Tobacco Center Faculty Blog

January 26, 2020

Stanton A. Glantz, PhD

Kim Nguyen, Casey Palmer, Laura Schmidt and I recently published “Transferring Racial/Ethnic Marketing Strategies From Tobacco to Food Corporations: Philip Morris and Kraft General Foods” in American Journal of Public Health.  This paper, based on the tobacco industry documents, shows how Philip Morris transferred the knowledge of how to target racial and ethnic minorities it developed to sell them cigarettes to sell them junk food.

This paper is a companion to our earlier paper, “Tobacco industry involvement in children's sugary drinks market” that showed how RJR did a similar technology transfer from tobacco to sugary beverages in order to increase youth use of sugar sweetened beverages.

Both these papers show the value of cross-industry analysis of industry documents to understand how these major multinational corporations trade public health for profits.

Here is the abstract for the new paper:

Objectives. To investigate the transfer of marketing knowledge and infrastructure for targeting racial/ethnic minorities from the tobacco to the food and beverage industry in the United States.

January 17, 2020

Stanton A. Glantz, PhD

Jim Lightwood and I have published a series of papers on the short-term (one year) medical care cost savings associated with drops in smoking.  The most recent of these showed an elasticity between changes in smoking and changes in medical care costs of 0.11.  What this means is that a 10% relative drop in smoking (about 1.5% drop in absolute prevalence) would lead to a 1% drop in aggregate health care costs the following year.  This has powerful policy implications because this is a big effect in terms of dollars, policy makers are looking for ways to lower medical costs, and this change is fast.

For example, I used this elasticity to estimate the immediate (one year) savings on state-by-state Medicaid expenditures of a 1% absolute drop in smoking prevalence; the total savings for all states totaled $2.6 billion (in 2017 dollars). Each state saved a median (interquartile range) of $25 million ($8 million to $35 million).

January 10, 2020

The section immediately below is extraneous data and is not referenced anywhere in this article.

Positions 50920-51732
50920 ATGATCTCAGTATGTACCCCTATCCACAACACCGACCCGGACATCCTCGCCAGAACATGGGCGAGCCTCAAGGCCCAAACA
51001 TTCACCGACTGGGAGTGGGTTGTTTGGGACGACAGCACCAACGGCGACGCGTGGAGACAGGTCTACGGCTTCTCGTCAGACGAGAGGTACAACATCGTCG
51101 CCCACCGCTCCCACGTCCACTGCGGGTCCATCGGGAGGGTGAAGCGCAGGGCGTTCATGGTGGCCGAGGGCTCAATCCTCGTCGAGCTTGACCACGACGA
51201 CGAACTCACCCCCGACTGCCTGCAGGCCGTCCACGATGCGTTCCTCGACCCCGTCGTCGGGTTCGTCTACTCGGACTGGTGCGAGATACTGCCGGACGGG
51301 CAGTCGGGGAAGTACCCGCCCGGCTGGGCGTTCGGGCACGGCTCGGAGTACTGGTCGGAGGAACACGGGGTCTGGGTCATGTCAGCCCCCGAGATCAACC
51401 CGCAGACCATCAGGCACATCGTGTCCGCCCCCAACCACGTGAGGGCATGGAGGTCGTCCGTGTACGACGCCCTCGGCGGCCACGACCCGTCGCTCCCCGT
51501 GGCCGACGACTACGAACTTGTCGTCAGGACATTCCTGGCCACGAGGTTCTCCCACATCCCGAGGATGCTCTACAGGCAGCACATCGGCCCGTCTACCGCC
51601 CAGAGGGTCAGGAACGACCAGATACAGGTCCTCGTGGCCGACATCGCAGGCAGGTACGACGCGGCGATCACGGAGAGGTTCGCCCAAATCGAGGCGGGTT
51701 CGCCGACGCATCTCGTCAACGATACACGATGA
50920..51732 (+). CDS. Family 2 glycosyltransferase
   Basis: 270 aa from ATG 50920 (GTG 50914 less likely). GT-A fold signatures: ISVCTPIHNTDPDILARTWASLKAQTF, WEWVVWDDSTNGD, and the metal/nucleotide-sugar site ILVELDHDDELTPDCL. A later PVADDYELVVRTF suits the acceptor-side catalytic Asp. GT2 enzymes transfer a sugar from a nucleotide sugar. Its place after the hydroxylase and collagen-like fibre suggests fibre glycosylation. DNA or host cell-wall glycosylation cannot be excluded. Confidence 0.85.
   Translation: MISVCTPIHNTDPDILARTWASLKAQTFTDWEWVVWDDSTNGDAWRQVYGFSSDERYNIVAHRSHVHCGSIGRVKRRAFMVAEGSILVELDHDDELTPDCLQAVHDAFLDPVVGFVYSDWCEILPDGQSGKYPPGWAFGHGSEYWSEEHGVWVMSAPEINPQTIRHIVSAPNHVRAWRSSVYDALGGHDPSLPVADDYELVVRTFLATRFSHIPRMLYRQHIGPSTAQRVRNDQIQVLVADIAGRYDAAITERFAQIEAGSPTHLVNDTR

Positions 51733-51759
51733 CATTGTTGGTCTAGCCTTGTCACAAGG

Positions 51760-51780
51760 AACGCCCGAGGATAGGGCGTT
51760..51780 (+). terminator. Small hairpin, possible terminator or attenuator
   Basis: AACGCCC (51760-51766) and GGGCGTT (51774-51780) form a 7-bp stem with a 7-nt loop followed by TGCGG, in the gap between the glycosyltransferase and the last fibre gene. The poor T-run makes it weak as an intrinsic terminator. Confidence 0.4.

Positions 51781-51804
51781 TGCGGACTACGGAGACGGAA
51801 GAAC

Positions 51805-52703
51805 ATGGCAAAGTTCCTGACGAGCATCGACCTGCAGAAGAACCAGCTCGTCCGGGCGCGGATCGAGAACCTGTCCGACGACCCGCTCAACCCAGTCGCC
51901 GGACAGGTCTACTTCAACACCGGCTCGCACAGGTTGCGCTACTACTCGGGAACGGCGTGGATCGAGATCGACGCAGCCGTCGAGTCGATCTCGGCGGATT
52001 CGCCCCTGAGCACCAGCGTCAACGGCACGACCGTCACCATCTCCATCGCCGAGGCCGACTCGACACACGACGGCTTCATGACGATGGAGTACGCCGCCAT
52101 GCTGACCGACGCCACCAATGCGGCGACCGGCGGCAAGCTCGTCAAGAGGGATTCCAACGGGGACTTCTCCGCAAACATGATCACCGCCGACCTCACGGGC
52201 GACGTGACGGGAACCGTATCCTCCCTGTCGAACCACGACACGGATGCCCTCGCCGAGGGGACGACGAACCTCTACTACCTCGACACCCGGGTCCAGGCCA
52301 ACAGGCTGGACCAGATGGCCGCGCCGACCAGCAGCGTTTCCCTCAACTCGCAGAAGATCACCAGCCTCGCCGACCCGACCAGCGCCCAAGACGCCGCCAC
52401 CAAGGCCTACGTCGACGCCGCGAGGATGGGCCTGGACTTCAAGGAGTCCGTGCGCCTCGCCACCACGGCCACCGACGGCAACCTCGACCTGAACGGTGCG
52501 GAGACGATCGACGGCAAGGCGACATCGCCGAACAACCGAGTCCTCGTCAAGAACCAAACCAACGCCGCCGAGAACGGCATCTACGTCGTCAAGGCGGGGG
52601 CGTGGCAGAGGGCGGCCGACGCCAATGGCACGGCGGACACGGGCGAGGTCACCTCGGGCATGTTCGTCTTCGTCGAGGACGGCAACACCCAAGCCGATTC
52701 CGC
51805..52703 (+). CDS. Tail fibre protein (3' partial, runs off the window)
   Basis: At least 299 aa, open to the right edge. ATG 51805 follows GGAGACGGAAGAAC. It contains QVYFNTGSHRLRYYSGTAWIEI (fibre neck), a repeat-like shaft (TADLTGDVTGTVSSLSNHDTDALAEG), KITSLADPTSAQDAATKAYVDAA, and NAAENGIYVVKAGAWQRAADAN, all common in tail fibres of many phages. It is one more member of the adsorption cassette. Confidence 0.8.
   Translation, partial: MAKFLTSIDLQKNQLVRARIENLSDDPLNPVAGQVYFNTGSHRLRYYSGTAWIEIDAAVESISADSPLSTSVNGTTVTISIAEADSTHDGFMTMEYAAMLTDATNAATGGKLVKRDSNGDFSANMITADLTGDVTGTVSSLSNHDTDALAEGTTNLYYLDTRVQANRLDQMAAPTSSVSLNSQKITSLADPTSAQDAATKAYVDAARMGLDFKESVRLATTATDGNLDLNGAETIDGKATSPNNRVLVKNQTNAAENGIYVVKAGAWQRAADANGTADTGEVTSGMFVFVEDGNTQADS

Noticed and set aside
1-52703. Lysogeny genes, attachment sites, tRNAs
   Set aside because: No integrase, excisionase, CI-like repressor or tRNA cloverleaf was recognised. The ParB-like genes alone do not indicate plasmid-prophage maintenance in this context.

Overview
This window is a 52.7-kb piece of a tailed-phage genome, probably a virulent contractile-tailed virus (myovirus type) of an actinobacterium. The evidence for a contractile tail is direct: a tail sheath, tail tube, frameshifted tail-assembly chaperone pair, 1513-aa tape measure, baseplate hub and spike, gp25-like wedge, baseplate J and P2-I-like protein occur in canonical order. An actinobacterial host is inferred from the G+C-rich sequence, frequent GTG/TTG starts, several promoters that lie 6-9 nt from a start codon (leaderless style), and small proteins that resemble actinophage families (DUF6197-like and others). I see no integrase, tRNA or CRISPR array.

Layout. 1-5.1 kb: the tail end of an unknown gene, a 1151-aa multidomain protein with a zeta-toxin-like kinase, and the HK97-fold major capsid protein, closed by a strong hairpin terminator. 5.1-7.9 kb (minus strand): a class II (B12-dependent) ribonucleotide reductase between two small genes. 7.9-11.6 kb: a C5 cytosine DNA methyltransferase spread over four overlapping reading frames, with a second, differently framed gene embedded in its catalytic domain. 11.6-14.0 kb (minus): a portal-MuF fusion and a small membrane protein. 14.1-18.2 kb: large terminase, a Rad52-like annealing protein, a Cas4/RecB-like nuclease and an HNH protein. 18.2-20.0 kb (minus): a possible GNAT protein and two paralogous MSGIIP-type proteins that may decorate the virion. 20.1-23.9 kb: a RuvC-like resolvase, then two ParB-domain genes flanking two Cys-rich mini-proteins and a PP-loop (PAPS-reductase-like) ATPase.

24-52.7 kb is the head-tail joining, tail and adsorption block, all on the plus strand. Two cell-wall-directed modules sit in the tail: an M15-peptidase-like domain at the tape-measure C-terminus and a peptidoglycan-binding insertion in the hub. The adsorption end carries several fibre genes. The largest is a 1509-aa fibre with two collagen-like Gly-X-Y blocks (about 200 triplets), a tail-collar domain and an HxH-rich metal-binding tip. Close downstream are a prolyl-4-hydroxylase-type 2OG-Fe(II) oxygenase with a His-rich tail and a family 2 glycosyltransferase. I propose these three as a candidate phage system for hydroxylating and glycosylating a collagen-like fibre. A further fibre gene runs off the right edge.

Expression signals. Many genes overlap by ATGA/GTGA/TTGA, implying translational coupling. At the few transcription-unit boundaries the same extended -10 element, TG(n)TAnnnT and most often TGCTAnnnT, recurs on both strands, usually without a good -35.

Stanton A. Glantz, PhD

Amit Yadav, Pam Ling and I just published “Smokeless tobacco industry’s brand stretching in India“ in Tobacco Control.  This paper, published in the journal’s Industry Watch section, shows how the smokeless tobacco companies introduced look-alike non-tobacco products that they then promoted as a way to get around India’s ban on tobacco advertising and promotion.  It points to the need for a clear and uniform policy against brand stretching of tobacco products that harmonizes different laws and regulations to mitigate the problem permanently.

January 9, 2020

Stanton A. Glantz, PhD

Thomas Eissenberg, Aruni Bhatnagar, Simon Chapman, Sven-Eric Jordt, Alan Shihadeh, and Eric. Soule just published an excellent commentary in American Journal of Public Health, “Invalidity of an Oft-Cited Estimate of the Relative Harms of Electronic Cigarettes” that shows, once and for all, how silly the claim – which is still being promoted by Public Health England and others – that e-cigarettes are “95% safer” than conventional cigarettes.

They note that the original 95% estimate was not based on any actual evidence and summarize some of the evidence that e-cigarette damage cells, harm users, and have a gateway effect on youth.  They have a nice online appendix that lists some of the relevant research to back up these conclusions.  (A full list would likely include hundreds, if not thousands, of studies.)

Eissenberg and colleagues also treated the original Nutt et al paper gently; they did not talk about all the industry ties and conflicts of interest among the people who came up with the 95% number.

January 8, 2020

Stanton A. Glantz, PhD

The evidence of substantial health risks for e-cigarettes just continues to grow.  Tarang Parekh and colleagues’ paper “Risk of Stroke With E-Cigarette and Combustible Cigarette Use in Young Adults” in American Journal of Preventive Medicine reports elevated risk of stroke in dual cigarette smokers and e-cigarette users beyond the risks of smoking.  Significantly, they also show no benefit of “complete switching.”


They do find that people who just use e-cigarettes (and never smoked cigarettes) have a lower risk of stroke than people who just smoke, but most adult e-cigarette users are dual users or switchers.

Here is the abstract:

Introduction.  Rising trends in stroke incidence and hospitalizations because of combustible cigarette smoking have been noted among younger adults. However, the association between e-cigarette use and stroke in this population remains largely unknown. This study examines the association between e-cigarette use with or without a history of previous or concurrent combustible cigarette use and stroke among young adults.